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I thought it might be worth showing you my tiedown idea. Not yet used in anger, so I do need to test it thoroughly but...

I got so fed up with struggling to get a tiedown threaded into the nut on the foot, reaching across the set to stop the puppet toppling over (brushing against bits of set), and under the set to do the screwing (mostly blind), that I thought there had to be a better way. I haven't gone down your route, Nick, with the T system, and to do so now would involve a lot of rebuilding of feet, but I can see the massive advantages of what you have done.

Most of my puppets' feet have M4 T nuts in them. And I recalled that the E European method for tiedowns is just to pin through the foot from the top (using styrofoam as a baseboard, I think). But I didn't want to have to rebuild the set...

So here's a sort of combination of the two: Using a 50mm long M3 screw (with the head ground down a bit to enable it to be concealed inside a shoe) I poke the screw down from the top, which holds the puppet just enough so I can go underneath and grab the screw. Puppet is now secure and doesn't need a hand on top. Then I slide a 3D printed collar on to the screw and tighten it.

here's a picture. I think I need to lengthen the collar a bit to bring the screw more clear of the underside of the baseboard, and a big head on the locking screw would make it easier, but tests show it works. It may also be good for allowing a loose hold so the foot can be at a little bit of an angle.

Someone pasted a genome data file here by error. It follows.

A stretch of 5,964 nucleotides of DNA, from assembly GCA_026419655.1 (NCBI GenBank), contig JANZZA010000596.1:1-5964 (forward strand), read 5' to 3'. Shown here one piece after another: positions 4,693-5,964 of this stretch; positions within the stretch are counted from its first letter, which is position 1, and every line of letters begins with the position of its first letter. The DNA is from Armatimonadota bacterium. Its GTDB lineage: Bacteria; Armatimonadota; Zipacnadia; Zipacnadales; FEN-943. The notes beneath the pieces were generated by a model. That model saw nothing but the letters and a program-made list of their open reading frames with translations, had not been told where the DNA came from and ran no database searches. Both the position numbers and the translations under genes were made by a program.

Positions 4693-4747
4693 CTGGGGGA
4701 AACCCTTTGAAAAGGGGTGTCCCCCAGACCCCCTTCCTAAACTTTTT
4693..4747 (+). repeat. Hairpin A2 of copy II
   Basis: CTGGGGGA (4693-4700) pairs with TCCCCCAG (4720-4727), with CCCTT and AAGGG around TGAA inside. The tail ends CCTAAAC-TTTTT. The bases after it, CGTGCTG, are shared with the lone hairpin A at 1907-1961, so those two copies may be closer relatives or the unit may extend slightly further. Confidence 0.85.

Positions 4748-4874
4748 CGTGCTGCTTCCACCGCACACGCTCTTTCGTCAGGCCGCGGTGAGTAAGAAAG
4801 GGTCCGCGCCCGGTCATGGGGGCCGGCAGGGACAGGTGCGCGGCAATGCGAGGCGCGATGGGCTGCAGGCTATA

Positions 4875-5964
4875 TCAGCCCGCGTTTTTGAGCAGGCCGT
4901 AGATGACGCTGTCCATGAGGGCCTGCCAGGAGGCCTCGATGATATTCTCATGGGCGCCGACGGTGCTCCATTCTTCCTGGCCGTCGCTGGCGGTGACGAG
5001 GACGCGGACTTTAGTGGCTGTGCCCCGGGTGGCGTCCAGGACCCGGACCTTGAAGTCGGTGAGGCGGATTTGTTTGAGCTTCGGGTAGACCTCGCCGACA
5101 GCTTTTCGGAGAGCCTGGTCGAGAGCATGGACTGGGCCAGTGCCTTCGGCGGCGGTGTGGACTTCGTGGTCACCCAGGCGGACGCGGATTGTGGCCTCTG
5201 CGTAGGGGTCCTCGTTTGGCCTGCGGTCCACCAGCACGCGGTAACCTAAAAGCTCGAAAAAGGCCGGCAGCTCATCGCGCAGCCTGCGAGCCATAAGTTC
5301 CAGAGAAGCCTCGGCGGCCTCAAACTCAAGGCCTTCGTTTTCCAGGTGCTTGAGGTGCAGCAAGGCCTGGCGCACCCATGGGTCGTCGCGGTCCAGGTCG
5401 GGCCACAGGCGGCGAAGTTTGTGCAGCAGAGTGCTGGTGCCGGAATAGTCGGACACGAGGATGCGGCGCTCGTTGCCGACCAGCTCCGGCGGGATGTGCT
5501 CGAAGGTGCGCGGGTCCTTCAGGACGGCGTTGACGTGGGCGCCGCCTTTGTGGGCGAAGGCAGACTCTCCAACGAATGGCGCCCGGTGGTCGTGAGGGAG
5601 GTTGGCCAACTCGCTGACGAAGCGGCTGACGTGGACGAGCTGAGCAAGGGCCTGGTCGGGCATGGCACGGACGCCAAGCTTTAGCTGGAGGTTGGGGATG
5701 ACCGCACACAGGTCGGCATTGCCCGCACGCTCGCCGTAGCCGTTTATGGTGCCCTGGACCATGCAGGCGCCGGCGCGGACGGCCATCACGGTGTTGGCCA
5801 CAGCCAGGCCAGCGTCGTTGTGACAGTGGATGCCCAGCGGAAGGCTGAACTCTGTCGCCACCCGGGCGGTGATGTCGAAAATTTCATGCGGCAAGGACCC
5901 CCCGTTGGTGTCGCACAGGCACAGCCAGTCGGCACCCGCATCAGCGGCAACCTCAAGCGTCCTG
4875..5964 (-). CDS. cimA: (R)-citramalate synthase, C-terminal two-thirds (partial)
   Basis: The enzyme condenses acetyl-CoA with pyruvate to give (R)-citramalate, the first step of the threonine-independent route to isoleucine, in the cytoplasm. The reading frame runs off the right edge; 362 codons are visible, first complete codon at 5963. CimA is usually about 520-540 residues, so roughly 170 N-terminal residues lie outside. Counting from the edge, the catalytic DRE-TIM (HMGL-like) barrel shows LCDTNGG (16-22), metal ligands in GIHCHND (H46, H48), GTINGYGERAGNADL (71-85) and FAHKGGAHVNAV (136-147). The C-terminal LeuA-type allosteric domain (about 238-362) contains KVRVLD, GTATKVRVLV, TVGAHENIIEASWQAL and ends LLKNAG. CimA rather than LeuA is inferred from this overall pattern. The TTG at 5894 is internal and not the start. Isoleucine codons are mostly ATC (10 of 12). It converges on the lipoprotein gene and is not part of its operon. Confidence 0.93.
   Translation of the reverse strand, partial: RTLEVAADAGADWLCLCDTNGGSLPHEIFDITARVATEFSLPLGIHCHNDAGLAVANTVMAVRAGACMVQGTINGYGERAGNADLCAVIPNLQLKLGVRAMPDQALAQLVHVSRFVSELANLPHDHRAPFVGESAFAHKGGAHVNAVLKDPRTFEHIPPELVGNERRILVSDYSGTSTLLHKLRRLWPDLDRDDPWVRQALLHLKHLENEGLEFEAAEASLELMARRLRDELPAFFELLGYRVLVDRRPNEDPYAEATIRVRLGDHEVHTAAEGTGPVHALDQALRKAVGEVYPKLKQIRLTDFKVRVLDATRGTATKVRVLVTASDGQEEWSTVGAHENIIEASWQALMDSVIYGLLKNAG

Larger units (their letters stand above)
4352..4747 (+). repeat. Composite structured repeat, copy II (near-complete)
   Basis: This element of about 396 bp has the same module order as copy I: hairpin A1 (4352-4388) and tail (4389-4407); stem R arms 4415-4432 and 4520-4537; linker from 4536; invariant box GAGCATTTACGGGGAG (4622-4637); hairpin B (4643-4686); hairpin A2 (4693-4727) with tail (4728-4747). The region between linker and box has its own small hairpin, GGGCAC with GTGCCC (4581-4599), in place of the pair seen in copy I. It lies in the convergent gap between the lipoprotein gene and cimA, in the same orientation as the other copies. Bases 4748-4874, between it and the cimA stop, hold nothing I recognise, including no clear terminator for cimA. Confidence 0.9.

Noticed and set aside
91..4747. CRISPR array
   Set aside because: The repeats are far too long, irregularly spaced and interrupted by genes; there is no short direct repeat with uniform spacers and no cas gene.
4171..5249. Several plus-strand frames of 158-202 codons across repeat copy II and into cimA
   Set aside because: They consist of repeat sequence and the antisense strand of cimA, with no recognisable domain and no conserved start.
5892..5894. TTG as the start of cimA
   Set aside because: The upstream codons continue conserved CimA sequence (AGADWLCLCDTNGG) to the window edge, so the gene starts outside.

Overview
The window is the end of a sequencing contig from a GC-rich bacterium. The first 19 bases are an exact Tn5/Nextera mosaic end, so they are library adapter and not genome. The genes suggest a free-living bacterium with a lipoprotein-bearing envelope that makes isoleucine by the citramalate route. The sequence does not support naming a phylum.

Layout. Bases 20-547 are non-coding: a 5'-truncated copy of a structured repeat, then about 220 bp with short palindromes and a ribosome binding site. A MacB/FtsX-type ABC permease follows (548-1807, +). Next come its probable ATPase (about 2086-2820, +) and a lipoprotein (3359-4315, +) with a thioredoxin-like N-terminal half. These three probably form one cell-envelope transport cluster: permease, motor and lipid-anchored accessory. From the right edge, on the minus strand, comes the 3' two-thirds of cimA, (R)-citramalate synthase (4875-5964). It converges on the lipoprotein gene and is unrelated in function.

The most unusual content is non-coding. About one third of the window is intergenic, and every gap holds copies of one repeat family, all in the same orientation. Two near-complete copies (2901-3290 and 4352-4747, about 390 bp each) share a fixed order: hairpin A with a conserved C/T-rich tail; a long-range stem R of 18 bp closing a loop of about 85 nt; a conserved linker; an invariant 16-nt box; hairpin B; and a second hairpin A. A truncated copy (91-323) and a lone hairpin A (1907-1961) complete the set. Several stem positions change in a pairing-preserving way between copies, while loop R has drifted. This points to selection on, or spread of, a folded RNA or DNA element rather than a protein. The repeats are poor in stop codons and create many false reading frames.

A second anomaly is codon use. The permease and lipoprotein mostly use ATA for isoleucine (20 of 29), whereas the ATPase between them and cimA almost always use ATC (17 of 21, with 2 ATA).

Any obvious drawbacks?

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I was going to explain my thoughts on this but it's too complex.. I follow the issue here.. even got me thinking on a solution.. the idea you came up with so far Simon looks great.. you can send me some if you want. .I don't mind paying.. try them out and I let you know.. I hate tie downs myself.. they are not ideal.. alot of it is to do with not being able to see what your doing undersneath, it's an access issue.. I like the idea that you got Nick of screwing from above.. maybe they got it right with the pins then.. like the cat in Coraline right was done that way.. if the puppet is light enough and we not too heavy handed animating, then that could work nicely, less complicated, less mess. cleaner way to work..  no need for all this extra stuff.. I do like the idea of using the rig more.. I should be practicing with that, I haven't used it in a while.. I was thinking though what we need is some kind of like a quick grip idea.. you know those g-clamp quick grip.  that sort of idea for attaching onto the bolt coming down through the set.. from the foot.. we need a clamp more than a screw / wing nut.. I don't know if I explained that properly and I think Nick you mentioned something that maybe same is it..